Our Moving Image staff surveys the world of film and video from classic to global, experimental to digital.
Tim Sutton’s Dark Night—screening April 14–16 in the Walker Cinema—shadows the lives of six people prior to a mass shooting in a cinema in order to open space for a critique of the culture from which mass shooting and violence is born. How does American culture encourage violence? Aiming to look beyond an overly simplistic investigation of gun culture, […]
Tim Sutton’s Dark Night—screening April 14–16 in the Walker Cinema—shadows the lives of six people prior to a mass shooting in a cinema in order to open space for a critique of the culture from which mass shooting and violence is born. How does American culture encourage violence? Aiming to look beyond an overly simplistic investigation of gun culture, Sutton observes the underlying effects of isolation and desensitization, and the longstanding media and entertainment bend toward violence. In a recent interview, he discussed how the film avoids politics to simply offer an observation, of “people, the suburban landscape, and the intense power of the tools to which we all have access.”
Kelsey Bosch: What about the set of personalities portrayed in Dark Night interests you in regards to mass shooting?
Tim Sutton: The film watches people I felt made psychic sense in the landscape of a vague American suburbia. While they all add their dramatic part to the film’s story, they are archetypes of what makes up much of that environment right now—a Vet, a young immigrant, a troubled teen, skate punks, a social media addict, and an angry and confused young man who clearly should not have access to a gun. It’s a group of people connected only by their sense of disconnection to a greater community, and to a single and somewhat random event.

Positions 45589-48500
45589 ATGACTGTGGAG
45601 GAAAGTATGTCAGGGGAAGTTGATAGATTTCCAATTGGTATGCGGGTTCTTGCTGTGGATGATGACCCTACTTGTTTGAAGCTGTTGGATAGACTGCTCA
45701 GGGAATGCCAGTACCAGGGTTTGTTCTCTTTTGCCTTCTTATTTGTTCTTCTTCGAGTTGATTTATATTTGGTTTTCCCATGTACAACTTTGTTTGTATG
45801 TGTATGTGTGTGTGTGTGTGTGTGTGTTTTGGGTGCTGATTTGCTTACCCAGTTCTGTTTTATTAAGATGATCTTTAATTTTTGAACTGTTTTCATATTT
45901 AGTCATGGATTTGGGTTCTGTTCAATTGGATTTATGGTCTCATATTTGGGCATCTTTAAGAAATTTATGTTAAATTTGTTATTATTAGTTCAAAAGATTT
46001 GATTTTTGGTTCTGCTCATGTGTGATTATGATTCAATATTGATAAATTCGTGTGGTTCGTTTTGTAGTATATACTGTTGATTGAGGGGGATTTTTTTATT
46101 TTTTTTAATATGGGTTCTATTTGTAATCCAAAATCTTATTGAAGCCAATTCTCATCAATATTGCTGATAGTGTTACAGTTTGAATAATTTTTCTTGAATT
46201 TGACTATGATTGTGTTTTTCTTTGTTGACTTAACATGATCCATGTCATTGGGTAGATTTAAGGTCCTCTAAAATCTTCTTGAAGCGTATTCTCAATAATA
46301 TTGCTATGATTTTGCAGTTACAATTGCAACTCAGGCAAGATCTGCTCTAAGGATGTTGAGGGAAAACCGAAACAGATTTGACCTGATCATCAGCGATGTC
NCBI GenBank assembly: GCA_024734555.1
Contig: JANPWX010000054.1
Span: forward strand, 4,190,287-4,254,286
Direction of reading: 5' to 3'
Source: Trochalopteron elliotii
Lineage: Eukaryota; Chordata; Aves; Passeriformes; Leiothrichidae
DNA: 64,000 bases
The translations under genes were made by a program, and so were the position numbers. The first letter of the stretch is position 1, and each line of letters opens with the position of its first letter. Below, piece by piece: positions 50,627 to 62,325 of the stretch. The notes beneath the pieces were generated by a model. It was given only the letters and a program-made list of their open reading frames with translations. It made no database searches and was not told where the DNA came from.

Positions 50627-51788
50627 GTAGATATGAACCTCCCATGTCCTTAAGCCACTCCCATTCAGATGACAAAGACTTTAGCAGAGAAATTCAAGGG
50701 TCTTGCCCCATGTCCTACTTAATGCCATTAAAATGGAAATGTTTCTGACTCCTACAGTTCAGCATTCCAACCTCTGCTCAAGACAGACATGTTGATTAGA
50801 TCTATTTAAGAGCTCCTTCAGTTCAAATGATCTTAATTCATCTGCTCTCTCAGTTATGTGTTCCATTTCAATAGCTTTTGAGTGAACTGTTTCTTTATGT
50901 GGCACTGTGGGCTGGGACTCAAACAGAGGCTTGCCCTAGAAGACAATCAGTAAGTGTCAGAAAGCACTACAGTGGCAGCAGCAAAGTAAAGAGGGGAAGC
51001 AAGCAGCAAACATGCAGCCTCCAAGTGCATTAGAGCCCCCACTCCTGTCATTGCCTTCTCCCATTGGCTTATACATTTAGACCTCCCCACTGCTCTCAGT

Bosch: One commonality between Dark Night‘s characters is the suggestion of mental instability. Is the lack of mental healthcare access a bigger problem in the United States than gun control?
Sutton: I’m not an expert on mental health issues—micro or macro—in America. I’m not an expert on gun control. The film’s essential concept is to offer a dark, observational lens on a specific corner of the culture we live in right now as an attempt to evoke in the viewer first a sense of deep dread followed by deep meditation.
Bosch: Is there any danger in typecasting your actors, who largely play a version of themselves, as potential mass shooters?
Sutton: These are real people more or less playing dramatic or nightmarish versions of themselves—the shooter included. They don’t risk typecasting because they’re just people. That’s a real mother/son relationship we’re seeing. That’s a real vet making his way back from war… Their reality feeds a greater fiction which—to me, at least—creates layers and textures of complexity, rather than any cookie cutter or stereotypical results.
Bosch: Is the kind of boredom portrayed particular to the United States? What about our culture perpetuates boredom? Is boredom dangerous?
Sutton: Idle hands… No, to me the film is not about boredom. It’s about isolation, a lack of purpose or connection, and how we as individuals and as a society are filling that void.
Bosch: There isn’t mention of hunting culture in Dark Night. Why did you stray from that sect of gun culture?
Sutton: The people who go into public places and start shooting aren’t usually hunters. They are often disturbed people looking to make their mark on the world. Hunters, or sportsman as they are often called, quite often maintain legal usage and maintenance of their firearms. The film isn’t about that subset or the political platform they might support. The film is purposefully devoid of politics. It simply observes people, the suburban landscape, and the intense power of the tools to which we all have access.
Bosch: Why focus on the lives of the characters (potential victims and shooter) prior to the mass shooting?
Sutton: Most media on this topic is about aftermath—about grief and shock and then investigation and finger-pointing and punditry. Dark Night is about the lives we lead.
Bosch: Suburbs were developed out of a desire for comfort and safety—a refuge from the violence and chaos of the inner city—how has the utopic suburb atrophied?